Absence of Oshima leaders delayed authorities' response to mudslide

Absence of Oshima leaders delayed authorities' response to mudslide
Workers prepare sandbags to prevent further damage in Oshima on Tokyo’s Izu Oshima island on Saturday morning.

JAPAN - Despite repeated warnings from the weather agency, the temporarily leaderless Oshima town government on Izu Oshima island downplayed a mudslide alert amid a delay in decision-making, and its mayor later said he was not informed of the seriousness of the situation, according to documents compiled by the municipality.

Mayor Masafumi Kawashima and his deputy mayor were away from the town on separate business trips Tuesday, a day before record-breaking rainfall brought by Typhoon No. 26 triggered debris flows on the Tokyo island, claiming dozens of lives.

The absence of the two leaders is believed to have caused the delay in town authorities' response to the emergency.

According to the documents, municipal authorities first issued an alert via a disaster management radio system at 1:05 p.m. Tuesday, half a day before the typhoon hit the island. Although the alert was issued three times by that evening, it mainly warned residents to keep off the pier of the port and did not contain any reference to possible mudslides.

The director of the town's general affairs division, who is responsible for disaster measures and was in charge of the office in place of the absent mayor and deputy mayor, phoned the mayor shortly after 4 p.m. Tuesday to tell him the town government would order the first emergency deployment at 2 a.m. Wednesday. This initial deployment involves several senior officials standing by for an emergency.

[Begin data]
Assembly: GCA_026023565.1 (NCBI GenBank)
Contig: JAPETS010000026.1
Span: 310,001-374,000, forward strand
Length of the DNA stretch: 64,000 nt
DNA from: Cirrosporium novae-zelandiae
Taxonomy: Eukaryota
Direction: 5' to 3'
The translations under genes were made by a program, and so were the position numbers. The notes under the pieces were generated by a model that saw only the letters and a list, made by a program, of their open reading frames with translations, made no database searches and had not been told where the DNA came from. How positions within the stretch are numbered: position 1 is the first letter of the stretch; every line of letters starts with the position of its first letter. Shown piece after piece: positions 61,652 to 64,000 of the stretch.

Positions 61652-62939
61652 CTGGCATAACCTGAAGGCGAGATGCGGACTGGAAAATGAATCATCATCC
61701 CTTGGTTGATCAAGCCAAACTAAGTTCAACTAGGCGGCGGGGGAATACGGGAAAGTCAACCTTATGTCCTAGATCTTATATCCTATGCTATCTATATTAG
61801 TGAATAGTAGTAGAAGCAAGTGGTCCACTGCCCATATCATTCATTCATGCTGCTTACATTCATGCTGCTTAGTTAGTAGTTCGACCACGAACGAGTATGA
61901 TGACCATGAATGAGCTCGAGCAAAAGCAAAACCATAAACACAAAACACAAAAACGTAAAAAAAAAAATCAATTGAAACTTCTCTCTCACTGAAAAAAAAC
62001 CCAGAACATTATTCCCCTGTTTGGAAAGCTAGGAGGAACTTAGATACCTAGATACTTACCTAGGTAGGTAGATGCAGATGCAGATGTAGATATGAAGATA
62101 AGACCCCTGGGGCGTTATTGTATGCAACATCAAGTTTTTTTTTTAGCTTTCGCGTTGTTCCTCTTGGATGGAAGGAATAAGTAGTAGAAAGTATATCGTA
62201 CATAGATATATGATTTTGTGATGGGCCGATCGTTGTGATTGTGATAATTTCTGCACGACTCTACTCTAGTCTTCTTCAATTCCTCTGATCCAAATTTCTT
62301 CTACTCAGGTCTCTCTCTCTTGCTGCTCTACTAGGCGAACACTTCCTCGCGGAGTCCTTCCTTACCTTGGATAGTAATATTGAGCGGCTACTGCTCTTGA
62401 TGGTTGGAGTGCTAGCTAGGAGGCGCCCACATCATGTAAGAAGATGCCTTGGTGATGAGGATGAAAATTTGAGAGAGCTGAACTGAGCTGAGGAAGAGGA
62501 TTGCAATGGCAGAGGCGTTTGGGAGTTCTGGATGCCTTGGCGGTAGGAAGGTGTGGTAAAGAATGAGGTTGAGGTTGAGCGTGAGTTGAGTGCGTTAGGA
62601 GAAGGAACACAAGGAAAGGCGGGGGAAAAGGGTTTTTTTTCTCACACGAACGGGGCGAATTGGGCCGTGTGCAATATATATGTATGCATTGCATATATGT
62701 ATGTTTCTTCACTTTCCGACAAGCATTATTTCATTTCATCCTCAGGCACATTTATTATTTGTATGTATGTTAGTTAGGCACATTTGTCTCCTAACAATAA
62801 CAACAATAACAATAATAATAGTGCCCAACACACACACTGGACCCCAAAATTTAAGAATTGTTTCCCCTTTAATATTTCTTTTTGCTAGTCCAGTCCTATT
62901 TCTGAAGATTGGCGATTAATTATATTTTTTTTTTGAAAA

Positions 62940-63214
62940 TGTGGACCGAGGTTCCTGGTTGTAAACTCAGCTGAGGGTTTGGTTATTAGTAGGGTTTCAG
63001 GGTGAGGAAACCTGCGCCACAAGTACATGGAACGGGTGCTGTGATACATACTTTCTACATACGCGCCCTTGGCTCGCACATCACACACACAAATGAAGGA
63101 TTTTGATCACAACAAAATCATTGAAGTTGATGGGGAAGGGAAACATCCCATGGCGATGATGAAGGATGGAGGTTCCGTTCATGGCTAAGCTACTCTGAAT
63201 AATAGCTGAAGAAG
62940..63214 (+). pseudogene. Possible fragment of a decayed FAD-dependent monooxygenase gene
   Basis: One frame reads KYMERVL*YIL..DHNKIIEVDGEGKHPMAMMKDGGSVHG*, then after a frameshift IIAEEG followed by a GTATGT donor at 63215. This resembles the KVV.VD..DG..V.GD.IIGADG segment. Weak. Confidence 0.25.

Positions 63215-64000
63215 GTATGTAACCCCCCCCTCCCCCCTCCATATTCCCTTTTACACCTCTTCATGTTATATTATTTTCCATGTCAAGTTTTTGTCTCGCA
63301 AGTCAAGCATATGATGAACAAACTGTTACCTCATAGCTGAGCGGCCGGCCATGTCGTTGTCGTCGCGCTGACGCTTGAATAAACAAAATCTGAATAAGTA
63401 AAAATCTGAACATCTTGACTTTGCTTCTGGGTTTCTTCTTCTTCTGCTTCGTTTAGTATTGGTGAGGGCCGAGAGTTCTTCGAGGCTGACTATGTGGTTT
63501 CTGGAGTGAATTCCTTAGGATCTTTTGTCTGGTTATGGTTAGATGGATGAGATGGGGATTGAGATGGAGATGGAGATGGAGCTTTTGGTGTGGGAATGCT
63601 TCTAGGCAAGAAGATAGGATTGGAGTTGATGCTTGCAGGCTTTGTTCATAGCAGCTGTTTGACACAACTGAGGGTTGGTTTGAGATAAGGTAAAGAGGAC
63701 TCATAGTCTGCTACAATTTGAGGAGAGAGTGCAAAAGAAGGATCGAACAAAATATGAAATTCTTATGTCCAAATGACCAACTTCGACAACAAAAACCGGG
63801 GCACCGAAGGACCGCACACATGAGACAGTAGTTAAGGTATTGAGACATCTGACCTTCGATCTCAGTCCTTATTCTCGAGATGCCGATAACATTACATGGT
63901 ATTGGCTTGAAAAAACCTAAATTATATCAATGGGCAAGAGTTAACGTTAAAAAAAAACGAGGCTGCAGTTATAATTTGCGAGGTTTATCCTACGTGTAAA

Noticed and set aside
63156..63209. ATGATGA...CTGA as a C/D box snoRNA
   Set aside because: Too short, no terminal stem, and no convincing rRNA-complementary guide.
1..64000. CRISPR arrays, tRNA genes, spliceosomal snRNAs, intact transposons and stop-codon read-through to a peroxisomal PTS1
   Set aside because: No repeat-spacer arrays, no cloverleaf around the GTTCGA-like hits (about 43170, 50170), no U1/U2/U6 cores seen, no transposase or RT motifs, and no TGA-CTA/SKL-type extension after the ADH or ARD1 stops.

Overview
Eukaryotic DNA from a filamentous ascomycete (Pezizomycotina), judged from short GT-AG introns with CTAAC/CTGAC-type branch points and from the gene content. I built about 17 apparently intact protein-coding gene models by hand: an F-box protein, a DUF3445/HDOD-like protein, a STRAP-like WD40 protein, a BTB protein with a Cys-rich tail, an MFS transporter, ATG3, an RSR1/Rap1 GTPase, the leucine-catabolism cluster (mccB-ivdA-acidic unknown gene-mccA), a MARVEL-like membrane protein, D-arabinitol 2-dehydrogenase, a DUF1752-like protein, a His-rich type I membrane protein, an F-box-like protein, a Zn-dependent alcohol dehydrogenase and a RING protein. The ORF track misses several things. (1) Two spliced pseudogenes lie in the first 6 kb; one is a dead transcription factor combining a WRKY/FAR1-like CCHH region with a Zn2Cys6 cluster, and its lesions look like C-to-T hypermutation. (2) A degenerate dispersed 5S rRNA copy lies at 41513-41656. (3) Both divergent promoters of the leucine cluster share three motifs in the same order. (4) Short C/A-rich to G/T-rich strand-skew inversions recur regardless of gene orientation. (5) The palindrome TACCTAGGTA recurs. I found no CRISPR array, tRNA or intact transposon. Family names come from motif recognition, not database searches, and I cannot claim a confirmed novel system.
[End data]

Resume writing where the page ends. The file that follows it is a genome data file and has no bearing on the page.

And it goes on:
Based on this schedule, the section chief in charge of disaster prevention measures arrived at the town government offices at 1:30 a.m. It was raining on and off on the island, and the precipitation around that time had already reached more than 20 millimeters per hour.

At 5:38 p.m. Tuesday, the Japan Meteorological Agency issued a heavy rain and flooding warning to the town government. At 6:05 p.m., the weather agency also issued a mudslide alert, saying a sediment-related disaster could occur in the area within two hours.

Under the local disaster prevention plan compiled by the municipal government in 2008, town authorities are required to take the following actions upon receiving a mudslide alert:

-Urge residents and those in the relevant area to voluntarily evacuate.

-Use the information in the weather agency's alert as a reference for the mayor to decide whether to issue evacuation advisories.

-Pass the same information to residents and others in the area using the disaster management radio system or a vehicle with a loudspeaker.

However, the town government did not let its residents know of the information in the alert or recommend voluntary evacuation.

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